Tag Archives: Stonewall

School Visit for “Anti-bullying week”

If ever we needed a demonstration of why we need an anti-bullying week, we got it this week, with the hostile reaction in some quarters to the entirely sensible guidelines issued to church schools by the Church of England.

Yesterday, I made my own contribution against bullying, speaking to students of Lord Wandsworth College, Hampshire. I was originally invited to the school as a Stonewall LGBT role model,  but with a full 50 minute time slot to fill, and as it is anti-bullying week, it made sense to expand the brief.  I began with a simple, brief outline of my personal story, which sets the background to my particular passions, and that led fairly naturally into a discussion of bullying: homophobic, transphobic (which is getting a lot more attention, currently) – and biphobic – which is still too often overlooked.

How did it go? I thought very well – apart from some minor technical glitches. It looked to me like just about all the 250 students stayed attentive right through the full twenty minutes. I was particularly pleased at the end, when two beaming pupils came up to thank me most profusely. The staff member involved seemed satisfied, so I came home feeling I’d had a constructive day.

Here follows a summary of my presentation, together with a selection of the slides used.

(The full presentation, together with the planned  text, will follow).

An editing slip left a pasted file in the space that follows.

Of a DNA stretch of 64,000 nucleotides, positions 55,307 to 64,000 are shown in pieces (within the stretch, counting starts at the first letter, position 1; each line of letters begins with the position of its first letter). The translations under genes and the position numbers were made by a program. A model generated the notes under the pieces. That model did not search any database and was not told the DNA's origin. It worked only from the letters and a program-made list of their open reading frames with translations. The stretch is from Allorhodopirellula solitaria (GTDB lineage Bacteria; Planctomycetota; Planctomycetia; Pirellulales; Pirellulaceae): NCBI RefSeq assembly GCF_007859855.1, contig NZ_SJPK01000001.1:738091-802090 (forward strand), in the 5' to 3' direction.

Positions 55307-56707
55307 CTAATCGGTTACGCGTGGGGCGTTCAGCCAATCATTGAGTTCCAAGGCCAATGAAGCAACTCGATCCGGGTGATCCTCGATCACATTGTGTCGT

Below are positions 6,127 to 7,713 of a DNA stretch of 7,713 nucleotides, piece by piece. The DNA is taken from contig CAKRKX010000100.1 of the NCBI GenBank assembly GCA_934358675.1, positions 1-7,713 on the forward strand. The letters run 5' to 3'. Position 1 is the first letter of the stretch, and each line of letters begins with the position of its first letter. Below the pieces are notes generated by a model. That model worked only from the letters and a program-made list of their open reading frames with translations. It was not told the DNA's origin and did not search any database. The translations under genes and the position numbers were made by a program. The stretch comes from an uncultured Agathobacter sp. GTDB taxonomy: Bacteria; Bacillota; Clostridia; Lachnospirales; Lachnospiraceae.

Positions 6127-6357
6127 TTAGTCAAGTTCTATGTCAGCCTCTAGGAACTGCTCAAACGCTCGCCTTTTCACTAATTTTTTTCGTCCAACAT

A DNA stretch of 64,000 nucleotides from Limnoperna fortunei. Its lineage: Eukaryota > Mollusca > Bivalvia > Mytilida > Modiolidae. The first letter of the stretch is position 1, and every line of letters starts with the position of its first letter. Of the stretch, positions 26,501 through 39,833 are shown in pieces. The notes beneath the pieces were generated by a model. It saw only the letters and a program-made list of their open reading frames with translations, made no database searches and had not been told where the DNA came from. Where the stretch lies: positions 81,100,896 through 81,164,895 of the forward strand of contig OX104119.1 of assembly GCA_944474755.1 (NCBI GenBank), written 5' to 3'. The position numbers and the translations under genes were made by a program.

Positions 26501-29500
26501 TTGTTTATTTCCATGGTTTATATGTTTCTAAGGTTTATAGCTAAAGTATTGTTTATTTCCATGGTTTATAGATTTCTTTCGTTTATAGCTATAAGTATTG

Continue reading School Visit for “Anti-bullying week”

English Bishops Oppose Homophobic Bullying

At Bondings 2.0, Francis DeBernardo has reported on a new manual produced for the English bishops on combating homophobia in Catholic schools. In his headline to the post, DeBernardo  describes this manual as a “gift to the church” (and so it is).

A new manual for Catholic school teachers in England and Wales on how to combat homophobia and biphobia has caused a bit of a minor controversy based on its origin, perhaps because the document offers strong practical advice on how to stop and prevent bullying of sexual minority students.

The document, entitled “Made in God’s Image:  Challenging homophobic and biphobic bullying in Catholic Schools” was produced by the Catholic Education Service of the Catholic Bishops Conference of England and Wales, in partnership with St. Mary’s University.

As one who has (twice) participated in Stonewall training to combat HBT (homophobic/biphobic/transphobic) bullying in English schools, I can confirm that much of this material is not just “similar” to the Stonewall material – it’s identical to some of what was used in Stonewall’s own training. Some other material consists of direct quotes from Stonewall publications in the public domain.

The desire to combat bullying is in fact clearly required by Catholic teaching, which insists on the obligation to oppose “violence or malice, whether in speech or in action”. It is for this reason that Quest (the British association for LGBT Catholics) has partnered with Stonewall to deliver their well-established training to Catholic schools, funded by the UK government Department of Education. What is helpful in this document from the Bishops, is that it provides useful faith-based material which will be helpful in adapting the standard Stonewall material, to make it more directly relevant to Catholic schools.

What I find particularly striking about this initiative, is that deliberately or not, the English bishops have in effect entered an informal partnership with Stonewall. Not long ago, there were widespread perceptions (on both sides of the divide) that Stonewall and the churches were necessarily in opposition to each other. From Stonewall’s side, under the leadership of the current CE Ruth Hunt, Stonewall is actively promoting alliances with faith-based LGBT groups. Now it seems that Catholic bishops too, are seeing value in Stonewall’s work to combat homophobia and bullying.